Composting: 3 Ways

Keep food scraps & yard waste out of our landfill. Subscribe to curbside composting or compost at home.

 

Curbside compostingWoman scraping food waste into a pail on her counter.

Most homes in Kitsap County can subscribe to curbside compost pickup. Yard waste, food scraps (including meat and dairy), paper towels, and napkins go into the provided cart. This waste is composted at North Mason Fiber in Belfair, WA.

Learn how to subscribe.

 

Backyard compostingPerson building compost in her backyard.

Backyard composting is best for yard and garden wastes like grass, leaves, and chipped wood. You can also put most food scraps in a backyard compost pile. There are many methods of backyard composting, including composting in heaps or in a container. 

 

Bowl of compostable food scraps.Worm composting

Worm composting is best for kitchen scraps like fruit and vegetable peelings. Red wiggler worms create castings, a valuable plant “health food.” You can make a worm bin from inexpensive materials or purchase a pre-made worm bin kit. Worm composting can be done indoors.

 

How to backyard compost

 Download Composting to Reduce the Waste Stream: A Guide to Small Scale Food & Yard Waste Composting (external site). This 46-page booklet provides instruction in various types of home composting methods. Printed versions are available to Kitsap County residents. Email solidwaste@co.kitsap.wa.us.

Additional composting resources are available through the Washington State University's Center for Sustainable Agriculture and Natural Resources.

Do-it-yourself plastic worm bin

Supplies Needed:

  • Red worms. Buy red worms online or locally at 3 in 1 Worm Ranch (local pickup and mail orders available) or Bay Hay & Feed (call ahead for availability).

  • A wide and shallow container. 10-gallon plastic "shatter proof" storage totes with a solid color work well. Drill holes in the bottom and sides for drainage and airflow.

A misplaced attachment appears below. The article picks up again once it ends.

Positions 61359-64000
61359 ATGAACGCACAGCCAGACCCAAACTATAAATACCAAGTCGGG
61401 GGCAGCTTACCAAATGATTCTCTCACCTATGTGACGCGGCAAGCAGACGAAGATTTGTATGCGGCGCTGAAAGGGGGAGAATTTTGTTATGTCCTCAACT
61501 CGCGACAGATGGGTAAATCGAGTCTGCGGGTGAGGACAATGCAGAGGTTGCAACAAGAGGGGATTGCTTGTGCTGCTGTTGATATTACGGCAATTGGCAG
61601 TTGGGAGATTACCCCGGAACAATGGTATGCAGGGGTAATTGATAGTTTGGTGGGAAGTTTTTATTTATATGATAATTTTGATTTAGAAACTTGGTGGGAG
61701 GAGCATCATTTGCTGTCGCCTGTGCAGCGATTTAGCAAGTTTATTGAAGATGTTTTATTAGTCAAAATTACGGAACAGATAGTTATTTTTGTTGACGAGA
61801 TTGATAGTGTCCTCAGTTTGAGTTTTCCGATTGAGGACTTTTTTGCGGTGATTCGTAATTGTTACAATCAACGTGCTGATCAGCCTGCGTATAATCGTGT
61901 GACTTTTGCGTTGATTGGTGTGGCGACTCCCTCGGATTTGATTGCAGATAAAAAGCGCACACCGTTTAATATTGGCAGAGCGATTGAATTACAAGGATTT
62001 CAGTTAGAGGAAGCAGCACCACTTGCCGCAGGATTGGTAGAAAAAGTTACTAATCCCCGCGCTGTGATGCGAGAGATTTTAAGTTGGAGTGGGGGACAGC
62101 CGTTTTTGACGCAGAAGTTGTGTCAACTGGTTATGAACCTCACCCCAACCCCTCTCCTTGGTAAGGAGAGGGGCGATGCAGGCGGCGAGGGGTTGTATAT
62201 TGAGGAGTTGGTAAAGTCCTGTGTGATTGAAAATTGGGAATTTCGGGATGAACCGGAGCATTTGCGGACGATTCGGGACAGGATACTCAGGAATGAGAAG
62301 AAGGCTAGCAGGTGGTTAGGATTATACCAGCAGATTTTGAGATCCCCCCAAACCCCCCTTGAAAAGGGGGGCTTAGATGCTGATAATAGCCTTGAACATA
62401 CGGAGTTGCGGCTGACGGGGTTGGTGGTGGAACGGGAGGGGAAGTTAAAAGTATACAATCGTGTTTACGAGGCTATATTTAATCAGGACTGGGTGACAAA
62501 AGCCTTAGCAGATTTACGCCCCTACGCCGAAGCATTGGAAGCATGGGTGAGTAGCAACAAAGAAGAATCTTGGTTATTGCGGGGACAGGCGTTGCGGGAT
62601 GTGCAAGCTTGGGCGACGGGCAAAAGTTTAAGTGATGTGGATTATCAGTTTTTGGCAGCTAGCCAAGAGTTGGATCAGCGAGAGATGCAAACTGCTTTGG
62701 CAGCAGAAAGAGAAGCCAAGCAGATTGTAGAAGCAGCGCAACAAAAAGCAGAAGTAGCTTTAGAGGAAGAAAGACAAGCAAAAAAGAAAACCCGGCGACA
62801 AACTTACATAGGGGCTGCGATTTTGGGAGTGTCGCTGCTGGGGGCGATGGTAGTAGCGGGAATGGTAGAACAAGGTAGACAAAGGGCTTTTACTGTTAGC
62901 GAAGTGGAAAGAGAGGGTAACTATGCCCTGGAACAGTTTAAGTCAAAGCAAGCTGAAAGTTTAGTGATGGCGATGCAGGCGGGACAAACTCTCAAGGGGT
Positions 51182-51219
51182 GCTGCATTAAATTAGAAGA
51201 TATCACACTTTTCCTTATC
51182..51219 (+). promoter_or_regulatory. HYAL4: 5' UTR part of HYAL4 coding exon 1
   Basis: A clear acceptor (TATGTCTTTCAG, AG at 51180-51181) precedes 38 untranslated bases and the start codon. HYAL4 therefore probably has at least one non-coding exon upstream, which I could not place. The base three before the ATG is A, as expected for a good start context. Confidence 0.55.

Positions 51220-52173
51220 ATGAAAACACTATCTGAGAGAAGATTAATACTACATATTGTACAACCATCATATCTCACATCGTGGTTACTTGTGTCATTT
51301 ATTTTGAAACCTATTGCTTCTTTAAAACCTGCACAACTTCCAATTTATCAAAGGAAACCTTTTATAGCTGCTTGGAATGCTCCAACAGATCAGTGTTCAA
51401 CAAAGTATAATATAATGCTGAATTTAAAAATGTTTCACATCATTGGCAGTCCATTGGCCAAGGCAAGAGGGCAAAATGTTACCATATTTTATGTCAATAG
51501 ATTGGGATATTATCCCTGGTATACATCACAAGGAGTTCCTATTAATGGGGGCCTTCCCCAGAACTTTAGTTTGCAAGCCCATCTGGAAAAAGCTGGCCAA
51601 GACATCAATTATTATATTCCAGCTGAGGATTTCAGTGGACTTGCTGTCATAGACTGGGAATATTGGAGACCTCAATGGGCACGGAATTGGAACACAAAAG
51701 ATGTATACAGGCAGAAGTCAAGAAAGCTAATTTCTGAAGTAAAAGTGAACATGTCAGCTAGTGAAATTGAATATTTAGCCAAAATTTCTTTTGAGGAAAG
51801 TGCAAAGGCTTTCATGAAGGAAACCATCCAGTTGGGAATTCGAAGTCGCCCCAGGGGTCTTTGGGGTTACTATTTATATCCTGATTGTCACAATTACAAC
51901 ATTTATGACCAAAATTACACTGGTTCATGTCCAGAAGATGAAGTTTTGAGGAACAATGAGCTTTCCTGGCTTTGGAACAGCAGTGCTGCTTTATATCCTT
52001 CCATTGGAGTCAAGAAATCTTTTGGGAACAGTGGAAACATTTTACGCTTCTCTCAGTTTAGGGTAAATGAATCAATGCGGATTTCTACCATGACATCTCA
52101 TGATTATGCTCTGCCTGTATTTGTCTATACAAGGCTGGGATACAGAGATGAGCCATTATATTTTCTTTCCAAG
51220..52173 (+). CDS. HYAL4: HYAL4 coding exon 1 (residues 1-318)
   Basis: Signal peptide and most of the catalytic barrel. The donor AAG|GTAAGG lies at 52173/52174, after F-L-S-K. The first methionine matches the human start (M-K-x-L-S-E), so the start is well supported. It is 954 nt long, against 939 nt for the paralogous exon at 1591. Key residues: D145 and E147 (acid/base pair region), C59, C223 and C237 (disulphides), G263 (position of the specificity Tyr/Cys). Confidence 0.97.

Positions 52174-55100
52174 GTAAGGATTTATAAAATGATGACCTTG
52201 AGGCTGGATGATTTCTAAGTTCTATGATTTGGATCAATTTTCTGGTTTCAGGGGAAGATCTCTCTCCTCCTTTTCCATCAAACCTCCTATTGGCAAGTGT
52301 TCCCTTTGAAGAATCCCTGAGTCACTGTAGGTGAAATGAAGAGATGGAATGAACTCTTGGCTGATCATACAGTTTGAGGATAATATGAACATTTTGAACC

• Bedding. Shredded newspaper, shredded office paper, brown leaves, or straw.

Set Up:

 

Feeding Tips:

Worm bins can handle around one pound (or one quart) of food scraps per week per square foot of bin surface area. This means a bin with a floor measuring 1 foot by 2 feet will take about 2 pounds (2 quarts) of food per week.

There are many methods for feeding, but we recommend a freezing and blending method. Freeze food scraps until feeding day. Then blend frozen scraps in a blender with warm water. Drain as much water as you can from the food scrap "smoothie" before adding the smoothie to your worm bin. Blending ensures the worms can eat the food quickly, which prevents insects and odors.

 

Kitsap Master Gardeners

Need composting advice? The WSU Extension Kitsap Master Gardeners maintain three composting demo sites:

  • Anna Smith Learning Garden at Tracyton Boulevard & Fairgrounds Road, Bremerton. Gardeners on-site Wednesdays 9am-noon, April - September. 
  • The Heritage Garden at Kitsap County Fairgrounds, Bremerton. Gardeners on-site Tuesdays 9am-11am, April - September. 
  • Blueberry Park Community Garden at 737 Sylvan Way, Bremerton. Gardeners on-site Thursdays 9am-noon, April - September.